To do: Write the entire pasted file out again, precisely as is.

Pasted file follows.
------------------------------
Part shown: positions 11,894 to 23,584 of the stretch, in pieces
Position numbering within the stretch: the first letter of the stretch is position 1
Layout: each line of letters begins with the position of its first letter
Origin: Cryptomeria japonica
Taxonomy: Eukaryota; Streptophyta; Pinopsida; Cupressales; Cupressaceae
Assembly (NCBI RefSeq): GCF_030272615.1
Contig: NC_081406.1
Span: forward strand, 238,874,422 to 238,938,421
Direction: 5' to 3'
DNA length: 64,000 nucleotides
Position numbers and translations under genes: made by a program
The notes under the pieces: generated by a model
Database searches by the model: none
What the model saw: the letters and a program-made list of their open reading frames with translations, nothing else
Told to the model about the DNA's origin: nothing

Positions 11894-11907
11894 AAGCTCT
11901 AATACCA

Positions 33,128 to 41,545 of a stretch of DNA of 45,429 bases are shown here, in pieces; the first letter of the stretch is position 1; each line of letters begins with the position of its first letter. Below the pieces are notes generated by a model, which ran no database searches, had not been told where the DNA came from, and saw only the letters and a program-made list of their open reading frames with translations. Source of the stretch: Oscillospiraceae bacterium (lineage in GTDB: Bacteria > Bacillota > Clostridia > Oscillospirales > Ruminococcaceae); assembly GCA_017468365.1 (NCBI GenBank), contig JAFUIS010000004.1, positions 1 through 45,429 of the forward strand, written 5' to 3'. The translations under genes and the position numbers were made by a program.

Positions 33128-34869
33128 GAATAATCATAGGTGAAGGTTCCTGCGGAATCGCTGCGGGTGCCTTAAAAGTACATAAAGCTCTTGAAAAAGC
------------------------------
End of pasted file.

Part shown: positions 11,894 to 23,584 of the stretch, in pieces
Position numbering within the stretch: the first letter of the stretch is position 1
Layout: each line of letters begins with the position of its first letter
Origin: Cryptomeria japonica
Taxonomy: Eukaryota; Streptophyta; Pinopsida; Cupressales; Cupressaceae
Assembly (NCBI RefSeq): GCF_030272615.1
Contig: NC_081406.1
Span: forward strand, 238,874,422 to 238,938,421
Direction: 5' to 3'
DNA length: 64,000 nucleotides
Position numbers and translations under genes: made by a program
The notes under the pieces: generated by a model
Database searches by the model: none
What the model saw: the letters and a program-made list of their open reading frames with translations, nothing else
Told to the model about the DNA's origin: nothing

Positions 11894-11907
11894 AAGCTCT
11901 AATACCA

Positions 33,128 to 41,545 of a stretch of DNA of 45,429 bases are shown here, in pieces; the first letter of the stretch is position 1; each line of letters begins with the position of its first letter. Below the pieces are notes generated by a model, which ran no database searches, had not been told where the DNA came from, and saw only the letters and a program-made list of their open reading frames with translations. Source of the stretch: Oscillospiraceae bacterium (lineage in GTDB: Bacteria > Bacillota > Clostridia > Oscillospirales > Ruminococcaceae); assembly GCA_017468365.1 (NCBI GenBank), contig JAFUIS010000004.1, positions 1 through 45,429 of the forward strand, written 5' to 3'. The translations under genes and the position numbers were made by a program.

Positions 33128-34869
33128 GAATAATCATAGGTGAAGGTTCCTGCGGAATCGCTGCGGGTGCCTTAAAAGTACATAAAGCTCTTGAAAAAGC